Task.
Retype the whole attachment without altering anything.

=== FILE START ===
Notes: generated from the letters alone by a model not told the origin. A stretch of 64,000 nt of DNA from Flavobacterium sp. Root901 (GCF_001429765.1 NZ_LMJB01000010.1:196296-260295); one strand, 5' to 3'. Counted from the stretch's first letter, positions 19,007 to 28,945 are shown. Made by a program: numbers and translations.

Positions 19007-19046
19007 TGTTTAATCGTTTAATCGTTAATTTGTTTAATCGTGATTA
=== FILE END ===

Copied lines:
Notes: generated from the letters alone by a model not told the origin. A stretch of 64,000 nt of DNA from Flavobacterium sp. Root901 (GCF_001429765.1 NZ_LMJB01000010.1:196296-260295); one strand, 5' to 3'. Counted from the stretch's first letter, positions 19,007 to 28,945 are shown. Made by a program: numbers and translations.

Positions 19007-19046
19007 TGTTTAATCGTTTAATCGTTAATTTGTTTAATCGTGATTA